More Lies In E-mail

A pair of recent studies suggest that e-mail is the most deceptive form of communications in the workplace–even more so than more traditional kinds of written communications, like pen-and-paper.

More surprising is that people actually feel justified when lying using e-mail, the studies show.

“There is a growing concern in the workplace over e-mail communications, and it comes down to trust,” says Liuba Belkin, co-author of the studies and an assistant professor of management at Lehigh University. “You’re not afforded the luxury of seeing non-verbal and behavioral cues over e-mail. And in an organizational context, that leaves a lot of room for misinterpretation and, as we saw in our study, intentional deception.”[See article]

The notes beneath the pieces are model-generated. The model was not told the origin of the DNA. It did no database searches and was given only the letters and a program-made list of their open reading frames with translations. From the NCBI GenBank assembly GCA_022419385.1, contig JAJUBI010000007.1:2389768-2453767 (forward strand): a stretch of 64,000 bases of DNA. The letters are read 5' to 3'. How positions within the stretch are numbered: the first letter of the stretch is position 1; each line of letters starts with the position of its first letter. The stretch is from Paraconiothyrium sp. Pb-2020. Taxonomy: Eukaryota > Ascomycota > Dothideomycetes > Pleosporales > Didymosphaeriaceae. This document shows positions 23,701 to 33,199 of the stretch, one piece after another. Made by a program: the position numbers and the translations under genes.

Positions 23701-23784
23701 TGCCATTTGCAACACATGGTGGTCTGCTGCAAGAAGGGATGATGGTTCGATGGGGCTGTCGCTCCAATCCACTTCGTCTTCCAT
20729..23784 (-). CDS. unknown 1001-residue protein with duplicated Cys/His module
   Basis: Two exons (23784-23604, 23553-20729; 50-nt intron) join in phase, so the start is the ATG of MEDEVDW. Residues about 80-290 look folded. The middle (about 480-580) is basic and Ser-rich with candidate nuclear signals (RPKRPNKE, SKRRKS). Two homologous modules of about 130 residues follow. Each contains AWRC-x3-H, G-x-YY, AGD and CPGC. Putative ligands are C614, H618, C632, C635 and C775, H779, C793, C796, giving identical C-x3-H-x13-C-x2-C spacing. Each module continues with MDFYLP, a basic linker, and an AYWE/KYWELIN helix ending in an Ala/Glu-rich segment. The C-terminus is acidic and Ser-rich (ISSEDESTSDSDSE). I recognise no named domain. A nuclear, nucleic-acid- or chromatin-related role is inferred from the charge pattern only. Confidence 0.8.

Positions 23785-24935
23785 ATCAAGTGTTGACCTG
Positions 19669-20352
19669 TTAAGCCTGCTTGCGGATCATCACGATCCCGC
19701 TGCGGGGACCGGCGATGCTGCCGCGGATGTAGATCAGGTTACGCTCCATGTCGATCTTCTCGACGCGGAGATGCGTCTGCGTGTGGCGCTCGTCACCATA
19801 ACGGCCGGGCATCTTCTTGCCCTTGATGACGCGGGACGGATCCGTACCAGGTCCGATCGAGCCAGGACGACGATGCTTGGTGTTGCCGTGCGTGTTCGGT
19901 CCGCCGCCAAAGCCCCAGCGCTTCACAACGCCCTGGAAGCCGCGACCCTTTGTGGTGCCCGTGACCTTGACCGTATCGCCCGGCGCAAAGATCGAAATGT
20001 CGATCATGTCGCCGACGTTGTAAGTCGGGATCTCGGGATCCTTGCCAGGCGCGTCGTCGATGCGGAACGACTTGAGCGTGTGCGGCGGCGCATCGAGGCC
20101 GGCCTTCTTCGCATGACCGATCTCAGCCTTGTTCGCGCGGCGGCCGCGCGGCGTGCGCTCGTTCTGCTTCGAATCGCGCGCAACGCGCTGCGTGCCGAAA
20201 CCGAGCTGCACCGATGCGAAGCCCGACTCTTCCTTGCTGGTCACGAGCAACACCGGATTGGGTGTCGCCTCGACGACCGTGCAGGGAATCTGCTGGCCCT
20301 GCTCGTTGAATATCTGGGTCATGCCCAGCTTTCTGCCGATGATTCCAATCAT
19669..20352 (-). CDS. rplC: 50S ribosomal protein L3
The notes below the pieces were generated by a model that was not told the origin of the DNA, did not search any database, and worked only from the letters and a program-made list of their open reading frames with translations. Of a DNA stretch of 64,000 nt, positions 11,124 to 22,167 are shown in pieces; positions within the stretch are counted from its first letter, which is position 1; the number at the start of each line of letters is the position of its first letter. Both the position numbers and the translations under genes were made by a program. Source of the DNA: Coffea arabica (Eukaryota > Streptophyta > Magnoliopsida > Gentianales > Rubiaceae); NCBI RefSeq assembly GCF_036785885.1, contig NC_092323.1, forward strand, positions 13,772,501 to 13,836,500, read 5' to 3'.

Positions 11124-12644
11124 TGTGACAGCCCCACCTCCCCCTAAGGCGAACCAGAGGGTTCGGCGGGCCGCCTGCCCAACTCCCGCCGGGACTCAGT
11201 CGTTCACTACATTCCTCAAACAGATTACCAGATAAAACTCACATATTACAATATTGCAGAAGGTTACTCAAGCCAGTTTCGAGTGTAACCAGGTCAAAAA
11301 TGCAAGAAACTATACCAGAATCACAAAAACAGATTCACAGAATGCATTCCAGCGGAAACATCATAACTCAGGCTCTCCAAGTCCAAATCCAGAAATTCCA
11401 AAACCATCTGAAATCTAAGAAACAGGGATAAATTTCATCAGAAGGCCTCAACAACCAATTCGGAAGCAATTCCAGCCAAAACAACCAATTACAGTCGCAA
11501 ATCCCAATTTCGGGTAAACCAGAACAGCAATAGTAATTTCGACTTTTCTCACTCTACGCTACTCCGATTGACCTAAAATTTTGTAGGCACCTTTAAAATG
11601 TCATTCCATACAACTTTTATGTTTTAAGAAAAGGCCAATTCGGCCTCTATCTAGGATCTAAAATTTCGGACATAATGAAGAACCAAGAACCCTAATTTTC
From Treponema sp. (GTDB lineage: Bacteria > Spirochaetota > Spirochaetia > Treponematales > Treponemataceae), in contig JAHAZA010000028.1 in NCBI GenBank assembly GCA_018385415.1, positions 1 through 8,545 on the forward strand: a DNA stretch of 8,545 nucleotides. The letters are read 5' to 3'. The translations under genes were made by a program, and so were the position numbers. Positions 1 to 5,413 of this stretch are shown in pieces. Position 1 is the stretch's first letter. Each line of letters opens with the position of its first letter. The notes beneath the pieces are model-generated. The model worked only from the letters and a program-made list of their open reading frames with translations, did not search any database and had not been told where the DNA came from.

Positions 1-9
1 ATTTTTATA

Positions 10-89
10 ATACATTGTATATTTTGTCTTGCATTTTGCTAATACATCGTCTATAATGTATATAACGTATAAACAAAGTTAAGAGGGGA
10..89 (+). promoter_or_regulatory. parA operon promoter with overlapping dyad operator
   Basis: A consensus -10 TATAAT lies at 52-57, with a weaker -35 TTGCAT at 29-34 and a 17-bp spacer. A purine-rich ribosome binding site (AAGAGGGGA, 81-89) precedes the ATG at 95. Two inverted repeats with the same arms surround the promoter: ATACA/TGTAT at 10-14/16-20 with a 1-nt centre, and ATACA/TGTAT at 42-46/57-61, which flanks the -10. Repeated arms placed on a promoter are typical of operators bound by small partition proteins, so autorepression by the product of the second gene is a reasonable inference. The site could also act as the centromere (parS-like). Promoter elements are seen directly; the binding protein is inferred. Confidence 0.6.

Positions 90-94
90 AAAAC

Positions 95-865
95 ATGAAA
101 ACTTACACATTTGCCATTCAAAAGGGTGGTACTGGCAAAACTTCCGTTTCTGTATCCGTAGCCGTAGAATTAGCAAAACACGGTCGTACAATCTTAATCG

This certainly raises a few flags as letters become a “historical tool” for communicating and everything becomes more about technology.  This certainly says a lot for virtual teams and remote management.  You can’t rely just on e-mail.  You need to pick up the phone and talk.  You need to visit face-to-face (F2F).

Does this mean that MDs shouldn’t trust e-mails from patients?

Does this mean that deals shouldn’t be negotiated through e-mails?

One Response to “More Lies In E-mail”

  1. Regardless of the form of communication, someone is either truthful and trustworthy or they’re not.

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